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You need to check out this PS2 hidden gem that’s now on PS Plus

Ghosts attack a man in Ghosthunter.

At long last, Sony has started adding more PlayStation 2 games to its classic catalog on PlayStation Plus. The first batch included Sly Cooper and Tomb Raider: Legend as the big names, and while the prospect of diving back into Sly was incredibly tantalizing, it was a title on the list I had never heard of that roused my curiosity.

Alongside Sly, I hit download on the curious game called Ghosthunter and booted it up to see if it was just padding out the collection or if it was a major blind spot in my PS2 knowledge. The third-person shooter was created by SCE Studio Cambridge, which briefly became a sister studio to Guerrilla Games before shutting down in 2017. As it turns out, it’s a piece of PlayStation history worth exploring. While it certainly has its issues, Ghosthunter isn’t afraid to be experimental and weird. It feels like a true cult classic that never found its supporters in its day and prime to gain that status all these years later.

I ain’t afraid of no ghost

The first thing you’ll notice about Ghosthunter is how well it holds up graphically. Coming out in 2004 in North America, this was the tail-end of the PS2’s lifecycle and it shows in terms of how well the lighting, character models, and animations of the era have aged. The very first cutscene is about the most early-2000s scene you could imagine, complete with a hooded figure pulling out two sci-fi guns and shooting giant skeleton soldiers in slow-motion backed by thumping club music. It’s very much Matrix-inspired and, while corny, put me in the perfect mindset for the experience ahead of me.

Ghosthunter wastes no time getting you into the game. After a quick introduction to Lazarus Jones — a name that could only exist in this era of games — you are given a gun and a special Capture Grenade. The gameplay boils down like this: encounter a ghost, shoot it with either a traditional or energy weapon, and throw a disc-like Capture Grenade at it to trap it. I can stick the grenade to the ghost at any time to see its “health” bar to know how much damage I need to do to capture it, though some ghosts and bosses require different strategies. There’s no denying the flow of combat is clunky, specifically the transition between “running around mode” and combat mode where you can actually shoot. Players can at least alleviate some of the awkward control pains thanks to the new tools these ports include.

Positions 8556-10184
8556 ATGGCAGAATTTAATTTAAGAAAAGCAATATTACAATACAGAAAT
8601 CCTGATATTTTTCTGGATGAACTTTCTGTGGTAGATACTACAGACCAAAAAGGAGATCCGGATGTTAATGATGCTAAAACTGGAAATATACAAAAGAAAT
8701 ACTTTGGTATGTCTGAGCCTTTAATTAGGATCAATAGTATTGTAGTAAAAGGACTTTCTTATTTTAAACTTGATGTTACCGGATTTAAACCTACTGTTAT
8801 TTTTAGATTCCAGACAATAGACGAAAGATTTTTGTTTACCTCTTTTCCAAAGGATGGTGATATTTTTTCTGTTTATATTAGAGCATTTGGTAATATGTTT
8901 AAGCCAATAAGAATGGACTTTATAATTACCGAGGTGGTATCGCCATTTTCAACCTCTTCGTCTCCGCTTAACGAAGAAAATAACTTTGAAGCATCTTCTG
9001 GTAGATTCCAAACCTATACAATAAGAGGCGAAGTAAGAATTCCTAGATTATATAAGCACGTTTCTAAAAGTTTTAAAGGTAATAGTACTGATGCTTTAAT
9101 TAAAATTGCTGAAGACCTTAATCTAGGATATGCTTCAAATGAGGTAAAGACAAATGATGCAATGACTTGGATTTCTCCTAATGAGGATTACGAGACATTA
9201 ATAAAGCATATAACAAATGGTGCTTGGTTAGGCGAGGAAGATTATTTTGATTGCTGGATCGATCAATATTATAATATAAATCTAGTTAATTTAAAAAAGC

Lazarus shining a light into a crime scene.
SCE Cambridge

Where Ghosthunter feels most fresh is in its puzzles and the second character called Astral. At specific points, players can summon a ghost companion to fly around environments and reach areas Lazarus can’t. She can’t fight, but if players capture enough of specific kinds of ghosts then they unlock new abilities for Astral, such as luring other ghosts around, traversing through specific points in walls and ceilings, and manipulating objects to solve puzzles. Just like combat, no puzzle is all that taxing to figure out or solve, but the paranormal twist on how I approach and solve them feels fresh.

Similarly, level design is one of Ghosthunter‘s strong suits. Levels are almost completely linear affairs, but the impressive graphics and lighting (especially when using a gun’s flashlight attachment) make Lazarus’ slightly slow run speed tolerable. Aside from a swamp area overstaying its welcome a bit too long, the environments are all distinct. This is especially true when the game embraces the bizarre and creates impossible spaces.

This game’s brevity would have been a negative when it was first released, but it might be one of its greatest strengths on PSN in 2024. The combat, puzzle solving, and exploration are all solid, but nothing mind-blowing or so exemplary that it demands more than the about 10 hours it takes to complete. It gets in, doles out new toys and sights at a nice pace, and doesn’t overstay its welcome once it runs out.

I won’t get into spoilers, but there’s one moment near the game’s ending that threw me for a genuine loop for a few moments that I am shocked doesn’t get talked about more — not so much for what it does, but when it did it.

PlayStation Plus Premium’s classic game offerings have had a slow time ramping up. We’re only now (hopefully) seeing a return of PS2 games being added to the catalog, and games like Ghosthunter are exactly the kind I want to see. Sure, we all say we want the big titles from our childhoods, but finding a game like Ghosthunter feels like reliving a piece of nostalgia I didn’t know I had.

If you love this era of games, Ghosthunter is the perfect hidden gem to take you back to that simpler time in gaming.

Jesse Lennox
Jesse Lennox loves writing, games, and complaining about not having time to write and play games. He knows the names of more…
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